The US warnings have a number of problems. Few have a serious magnitude of risk component. They do not include the TID element suggesting that the product in the package is the problem. ‘Smoking’, in all of the texts, keeps the responsibility for addiction largely on the victim. Problems with texts exist throughout. Few copywriters would weaken a message by putting important information in subordinate clauses, for example, ‘which can require amputation’ or ‘which can cause erectile dysfunction’. Short, creative sentences are a key to effective communication. As well, the space mandated for these warnings is sufficient to accommodate more comprehensive texts. And a graphic flaw: why would the marker WARNING not be printed in red ink to underline the importance of the message?

The potential to improve the messages appears throughout. Consider, for example, ‘Smoking causes type 2 diabetes, which raises blood sugar’. Many smokers would not understand the graphic if they had no experience with glucometers. The text fails to explain the risk associated with high blood sugar levels.

The label ‘Smoking during pregnancy stunts fetal growth’ is inadequate given the dangers involved. A more comprehensive warning was included in Canada’s landmark system in 2001. ‘WARNING—TOBACCO SMOKE HURTS BABIES. Tobacco use during pregnancy increases the risk of preterm birth. Babies born preterm are at an increased risk of infant death, illness and disability.’

The warning ‘Smoking causes head and neck cancer’ is also incomplete. It should include a frank magnitude-of-risk and denormalisation message. Such a label might have read ‘This product causes head and neck cancers, pain, disfigurement and death.’

There are significant other textual and graphic flaws in the FDA system which are not addressed here, understandable due to space limitations.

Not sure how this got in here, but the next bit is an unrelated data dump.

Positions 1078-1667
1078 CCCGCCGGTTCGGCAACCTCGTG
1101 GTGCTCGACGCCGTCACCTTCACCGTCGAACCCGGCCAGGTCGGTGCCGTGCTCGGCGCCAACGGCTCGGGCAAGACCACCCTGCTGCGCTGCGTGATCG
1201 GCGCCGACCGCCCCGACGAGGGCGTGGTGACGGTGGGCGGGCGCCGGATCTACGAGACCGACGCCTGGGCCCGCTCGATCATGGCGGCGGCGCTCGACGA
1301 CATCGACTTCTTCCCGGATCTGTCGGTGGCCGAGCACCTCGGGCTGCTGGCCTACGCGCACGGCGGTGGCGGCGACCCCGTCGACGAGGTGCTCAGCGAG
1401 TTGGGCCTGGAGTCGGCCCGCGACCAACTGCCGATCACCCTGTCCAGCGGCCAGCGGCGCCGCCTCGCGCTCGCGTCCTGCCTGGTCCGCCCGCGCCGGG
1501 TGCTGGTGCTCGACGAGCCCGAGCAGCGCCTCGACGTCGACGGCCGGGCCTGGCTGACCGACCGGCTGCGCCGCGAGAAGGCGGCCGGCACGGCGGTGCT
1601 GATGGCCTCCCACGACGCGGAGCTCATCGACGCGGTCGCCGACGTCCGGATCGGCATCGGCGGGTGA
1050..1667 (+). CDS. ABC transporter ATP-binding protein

In conclusion, as tobacco companies know, the package is a mini billboard that can potentially deliver billions of health warning impressions on and in packages worldwide every year. Package warnings can dwarf all of the pamphlets and online campaigns that health agencies and governments produce. Many countries do not have sufficient revenue to fund effective health education. For many, the most cost-effective, perfectly targeted health education strategy is messaging right on and in the package. Further, the messages on packages are viewed by children who are forming their opinions about cigarettes. With countless millions of packages viewed many times each day, effective package education systems continue to hold huge public health potential.

Given that an effective warning system on tobacco packaging can be the cornerstone of public education on tobacco in every country, health groups should press their governments to produce effective warnings and frequent revisions to prevent risk messaging from becoming stale. Health advocates should also counter the industry’s continued lobbying to weaken warning messages when revisions are underway. In Canada, in 2012, a disinterested, heavily lobbied government enacted warnings that eliminated many of the features in the precedent-setting warning systems enacted in 1994 and 2001.10

Finally, health interests might review the WHO booklet ‘Canada’s Tobacco Package Label or Warning System: ‘Telling the Truth’ about Tobacco Product Risks’ prepared for the Tobacco Free Initiative. This document contains a more extensive list of elements that would improve any warning system.11

References

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Footnotes

  • Contributors GM conceptualised and wrote this commentary.

  • Funding The authors have not declared a specific grant for this research from any funding agency in the public, commercial or not-for-profit sectors.

  • Competing interests None declared.

  • Patient consent for publication Not required.

  • Provenance and peer review Not commissioned; externally peer reviewed.